Included in this issue: SFO's current direction and Enforcement Priorities; SFO's given blockbuster funding to pursue its investigation into Unaoil; FIFA Ethics Committee recommend a lifetime ban against Najeeb Chirakal and more...
SFO's current direction and Enforcement Priorities
The Joint Head of Fraud at the Serious Fraud Office (SFO), Hannah Von Dadelzen, spoke on the Office's current direction and enforcement priorities at the Global Anti-Bribery In-House Network Conference.
Ms Dadelzen touched on a number of issues including the SFO's recent and current case activity; the importance of international cooperation in the investigations it conducts; and the importance of cooperation between the SFO and those being investigated and the role Deferred Prosecution Agreements can play in respect of that priority.
Serious Fraud Office, 27 October 2016
SFO's given blockbuster funding to pursue its investigation into Unaoil
The Serious Fraud Office (SFO) has been granted blockbuster funding to pursue its investigation into allegations of bribery and corruption linked to the Monaco-based firm Unaoil. The Unaoil investigation follows a leak of thousands of emails to a journalist at Australia's Fairfax Media, with news reports alleging that Unaoil was involved in corruptly securing contracts for dozens of multinationals.
The SFO has received blockbuster funding in relation to a relatively small number of investigations, including its current investigations into the rigging of the Libor interest rate and its bribery investigations into ENRC (a Kazakh mining company).
Bribery and Corruption
FIFA Ethics Committee recommend a lifetime ban against Najeeb Chirakal
In a statement issued on 3 November 2016, a member of the FIFA Ethics Committee recommended that a lifetime ban is issued against Najeeb Chirakal in respect of a number of allegations, including bribery and corruption.
Mr Chirakal was a former aide to football chief, Mohammed bin Hammam, who received a similar ban in 2012 as a result of his involvement in the cash-for-votes scandal in respect of his challenge for the FIFA Presidency.
Inside World Football, 3 November 2016
South African Prosecutor drops Fraud Charges against Finance Minister
South Africa's Finance Minister, Pravin Gordhan, had previously been charged in relation to allegations that he had "approved early retirement for a deputy tax commissioner and re-hired him as a consultant, costing the revenue service 1.1 million rand ($80,000)."
It is reported that South Africa's State Prosecutor dropped the charge on the basis that there was no evidence that Mr Gordhan had the requisite intention to act unlawfully.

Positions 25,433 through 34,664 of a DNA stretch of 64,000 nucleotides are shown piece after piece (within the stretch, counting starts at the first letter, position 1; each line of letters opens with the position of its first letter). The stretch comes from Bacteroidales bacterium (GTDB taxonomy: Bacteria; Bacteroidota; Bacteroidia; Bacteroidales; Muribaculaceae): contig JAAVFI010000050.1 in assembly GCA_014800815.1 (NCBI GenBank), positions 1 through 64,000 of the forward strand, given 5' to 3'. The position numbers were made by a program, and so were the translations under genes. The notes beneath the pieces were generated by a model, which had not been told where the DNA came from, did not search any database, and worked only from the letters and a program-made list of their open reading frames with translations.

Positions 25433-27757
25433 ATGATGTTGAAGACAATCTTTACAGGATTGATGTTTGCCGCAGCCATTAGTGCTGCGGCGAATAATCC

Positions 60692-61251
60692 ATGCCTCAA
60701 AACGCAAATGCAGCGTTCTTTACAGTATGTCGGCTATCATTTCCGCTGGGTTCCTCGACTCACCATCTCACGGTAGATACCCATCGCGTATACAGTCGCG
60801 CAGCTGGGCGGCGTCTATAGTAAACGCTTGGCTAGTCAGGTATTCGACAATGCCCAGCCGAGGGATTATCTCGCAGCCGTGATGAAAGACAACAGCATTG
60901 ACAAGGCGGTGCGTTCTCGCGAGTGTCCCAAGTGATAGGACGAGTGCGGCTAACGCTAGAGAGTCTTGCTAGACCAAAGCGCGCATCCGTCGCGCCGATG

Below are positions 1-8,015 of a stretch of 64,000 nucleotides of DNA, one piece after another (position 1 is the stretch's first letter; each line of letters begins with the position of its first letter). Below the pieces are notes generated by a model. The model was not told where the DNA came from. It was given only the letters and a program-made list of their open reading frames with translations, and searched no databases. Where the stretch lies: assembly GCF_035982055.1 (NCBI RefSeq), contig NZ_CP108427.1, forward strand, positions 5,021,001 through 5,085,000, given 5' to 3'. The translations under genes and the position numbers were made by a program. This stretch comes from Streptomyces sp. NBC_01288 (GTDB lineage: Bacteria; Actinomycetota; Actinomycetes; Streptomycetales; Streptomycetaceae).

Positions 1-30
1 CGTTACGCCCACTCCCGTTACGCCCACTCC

Former BlackRock Equity Portfolio Manager Pleads Guilty to Insider Dealing
Mark Lyttleton pleaded guilty to two counts of insider dealing at Southwark Crown Court on 2 November 2016.
It is understood that Mr Lyttleton's admission relates to him dealing in stocks of Encore Oil Plc between 1 October 2011 and 13 October 2011 and Cairn Energy Plc between 4 November 2011 and 17 December 2011 on the basis of insider information obtained during the course of his employment at BlackRock.
Mr Lyttleton is due to be sentenced on 21 December 2016.
Ulster Bank fined for Money Laundering Failures
The Irish Central Bank has fined Ulster Bank Euros 3.3 million for "significant failings" in relation to its anti-money laundering and terrorist financing procedures.
In particular, issues were found in relation to the bank's governance and control of anti-money laundering and counter terrorist financing procedures, its risk assessment in relation to such issues and customer due diligence.
It is understood that this is the highest fine issued by the Irish Central Bank for such breaches.
Irish Central Bank, 27 October 2016
Health and Safety
Lorry driver had signed mobile phone declaration hours before crash
A lorry diver has been jailed for 10 years after causing the death of four members of the same family while he used his mobile phone at the wheel in August 2016.
Tomasz Kroker crashed his lorry into the back of a queue of stationary vehicles at approximately 50 mph, killing the family and injuring a further five people. He initially claimed that his brakes had failed but dash cam footage showed him looking at his mobile phone at the time of the incident.
Tomasz Kroker pleaded guilty to four counts of causing death by dangerous driving and one count of causing serious injury by dangerous driving.
Appeal court slashes C.RO Ports’ £1.8m broken arm fine by 70%
The Court of Appeal has reduced the fine of £1.8 million imposed on C.RO Ports Limited earlier this year, to £500,000.
The company were fined after a worker's arm became caught in a motorised capstan at its terminal in Essex in June 2014. The employee suffered sustained multiple fractures and nerve damage but has since returned to work. Two months earlier a similar incident involving a capstan occurred but the employee managed to pull his hand free.
C.RO Ports, represented by James Ageros QC, argued that the fine was excessive because the offence was not flagrant and the earlier near miss had not been ignored. It was also argued that the company had an otherwise good health and safety record and that there was no risk of death.
The appeal judges agreed with the sentencing judge that there was a foreseeable risk of injury and that the failure of the company had fallen far below the appropriate standard of care with the risk having persisted over a substantial period of time but they concluded that given all circumstances of the case the fine was too high and the sum was reduced to a starting point of £750,000 further reduced to £500,000 for the early guilty plea.
Partner, Head of Global Investigations/Inquiries